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"'Ask a P'liceman'" (sometimes given as "'If You Want to Know the Time Ask a Policeman'") is a music hall song. It was first performed in 1888 by English comedian James Fawn, and was written by Edward William Rogers (1864–1913) and Augustus Edward Durandeau (1848–1893).
Fawn was known as one of the best comedic impersonators of a drunken person. The song was "filled with references that reflected the Victorian working-class mistrust of the officers of the law",[https://www.jack-the-ripper-tour.com/generalnews/if-you-want-to-know-the-time-ask-a-policeman/ Richard Jones, "If You Want to Know the Time Ask A Policeman", 'Jack the Ripper Tour', 22 March 2018]. Retrieved 2 September 2020 and made fun of the frequent claim that, if arrested for drunkenness, one's pocket watch was likely to go missing at the police station,[https://www.monologues.co.uk/musichall/James-Fawn.htm "James Fawn (1850-1923)", 'Monologues.co.uk']. Retrieved 2 September 2020 with the line "Every member of the force / Has a watch and chain, of course." The sheet music of the song reportedly sold some half a million copies within three years of its publication.Richard Anthony Baker, 'British Music Hall: an illustrated history', Pen & Sword, 2014, , p.41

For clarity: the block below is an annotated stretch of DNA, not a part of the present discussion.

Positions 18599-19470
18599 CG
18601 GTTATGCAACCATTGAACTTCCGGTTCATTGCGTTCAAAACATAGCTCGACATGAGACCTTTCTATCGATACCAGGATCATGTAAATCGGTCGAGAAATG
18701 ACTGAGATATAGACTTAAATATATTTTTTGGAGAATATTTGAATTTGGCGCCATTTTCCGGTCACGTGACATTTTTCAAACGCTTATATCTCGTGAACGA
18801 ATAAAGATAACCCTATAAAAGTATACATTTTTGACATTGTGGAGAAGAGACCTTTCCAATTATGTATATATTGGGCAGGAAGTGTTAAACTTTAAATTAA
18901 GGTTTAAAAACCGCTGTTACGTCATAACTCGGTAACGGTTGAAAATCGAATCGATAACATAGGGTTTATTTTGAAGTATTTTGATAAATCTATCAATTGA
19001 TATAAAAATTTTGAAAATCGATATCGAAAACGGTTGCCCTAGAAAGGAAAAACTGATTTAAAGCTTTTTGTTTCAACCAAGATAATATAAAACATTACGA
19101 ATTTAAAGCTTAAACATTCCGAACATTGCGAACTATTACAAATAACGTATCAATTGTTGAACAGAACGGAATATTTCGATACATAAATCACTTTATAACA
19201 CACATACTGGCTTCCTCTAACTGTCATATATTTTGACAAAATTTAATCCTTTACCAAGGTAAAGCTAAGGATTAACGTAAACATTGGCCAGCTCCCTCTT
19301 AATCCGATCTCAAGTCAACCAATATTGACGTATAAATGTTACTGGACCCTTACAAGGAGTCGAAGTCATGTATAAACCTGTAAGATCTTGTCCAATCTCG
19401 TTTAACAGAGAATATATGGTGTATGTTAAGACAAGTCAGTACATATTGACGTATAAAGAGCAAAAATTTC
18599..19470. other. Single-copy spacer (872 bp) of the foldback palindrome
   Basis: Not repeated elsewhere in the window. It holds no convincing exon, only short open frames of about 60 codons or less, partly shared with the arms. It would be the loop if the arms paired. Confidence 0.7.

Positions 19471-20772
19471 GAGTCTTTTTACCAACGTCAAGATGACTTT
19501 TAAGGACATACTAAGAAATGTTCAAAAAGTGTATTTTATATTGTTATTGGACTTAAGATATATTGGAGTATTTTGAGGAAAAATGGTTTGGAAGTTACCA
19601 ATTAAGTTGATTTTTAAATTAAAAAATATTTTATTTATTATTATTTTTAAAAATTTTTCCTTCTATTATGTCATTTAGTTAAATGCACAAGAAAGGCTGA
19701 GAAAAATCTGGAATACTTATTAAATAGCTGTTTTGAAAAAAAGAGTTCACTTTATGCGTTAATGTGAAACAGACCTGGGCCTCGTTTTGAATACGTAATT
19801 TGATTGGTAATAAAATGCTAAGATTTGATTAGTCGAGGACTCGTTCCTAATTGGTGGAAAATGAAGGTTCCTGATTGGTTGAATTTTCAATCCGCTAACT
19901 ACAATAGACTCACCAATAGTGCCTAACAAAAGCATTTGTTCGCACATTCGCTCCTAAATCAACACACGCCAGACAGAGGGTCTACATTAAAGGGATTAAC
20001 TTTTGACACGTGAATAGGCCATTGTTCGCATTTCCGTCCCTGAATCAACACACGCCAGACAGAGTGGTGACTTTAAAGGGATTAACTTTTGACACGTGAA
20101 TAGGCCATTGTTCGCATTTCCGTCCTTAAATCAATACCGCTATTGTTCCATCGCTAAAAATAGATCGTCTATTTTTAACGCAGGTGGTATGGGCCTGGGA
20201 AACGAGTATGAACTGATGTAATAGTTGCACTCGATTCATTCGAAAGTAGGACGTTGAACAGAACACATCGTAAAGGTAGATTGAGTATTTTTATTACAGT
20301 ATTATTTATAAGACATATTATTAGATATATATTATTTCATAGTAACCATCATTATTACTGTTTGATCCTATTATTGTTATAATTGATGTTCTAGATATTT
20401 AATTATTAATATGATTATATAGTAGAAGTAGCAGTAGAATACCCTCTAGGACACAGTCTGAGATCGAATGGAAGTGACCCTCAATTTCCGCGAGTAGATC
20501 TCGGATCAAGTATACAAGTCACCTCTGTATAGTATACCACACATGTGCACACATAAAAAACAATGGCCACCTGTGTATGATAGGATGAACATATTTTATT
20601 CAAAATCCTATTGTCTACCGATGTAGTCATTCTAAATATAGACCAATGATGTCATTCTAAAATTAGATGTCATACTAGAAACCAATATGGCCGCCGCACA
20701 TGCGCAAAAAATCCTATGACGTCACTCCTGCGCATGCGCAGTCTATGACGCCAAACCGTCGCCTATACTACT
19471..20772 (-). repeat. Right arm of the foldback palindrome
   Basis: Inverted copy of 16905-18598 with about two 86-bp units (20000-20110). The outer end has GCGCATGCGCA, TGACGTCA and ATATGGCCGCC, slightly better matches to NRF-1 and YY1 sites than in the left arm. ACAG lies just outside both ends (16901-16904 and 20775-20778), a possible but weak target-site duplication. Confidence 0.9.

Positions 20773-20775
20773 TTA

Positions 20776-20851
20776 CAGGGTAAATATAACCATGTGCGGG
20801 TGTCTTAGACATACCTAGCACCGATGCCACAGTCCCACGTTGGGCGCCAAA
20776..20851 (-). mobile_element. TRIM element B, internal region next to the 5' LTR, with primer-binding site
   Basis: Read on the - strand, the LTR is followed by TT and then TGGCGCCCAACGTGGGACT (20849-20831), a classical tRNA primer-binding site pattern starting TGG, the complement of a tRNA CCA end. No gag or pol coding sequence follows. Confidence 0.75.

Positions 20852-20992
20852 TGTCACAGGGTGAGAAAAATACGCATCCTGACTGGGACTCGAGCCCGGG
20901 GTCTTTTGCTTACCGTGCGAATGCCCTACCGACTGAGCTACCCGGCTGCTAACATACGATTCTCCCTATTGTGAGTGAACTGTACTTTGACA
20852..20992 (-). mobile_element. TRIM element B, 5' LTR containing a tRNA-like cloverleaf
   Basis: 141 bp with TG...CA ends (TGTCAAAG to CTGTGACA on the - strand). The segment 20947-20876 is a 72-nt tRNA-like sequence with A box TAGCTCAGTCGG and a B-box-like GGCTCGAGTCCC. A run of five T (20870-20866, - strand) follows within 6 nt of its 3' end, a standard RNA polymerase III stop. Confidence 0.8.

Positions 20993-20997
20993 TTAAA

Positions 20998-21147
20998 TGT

The song's title was used for Will Hay's 1939 comedy film 'Ask a Policeman'.
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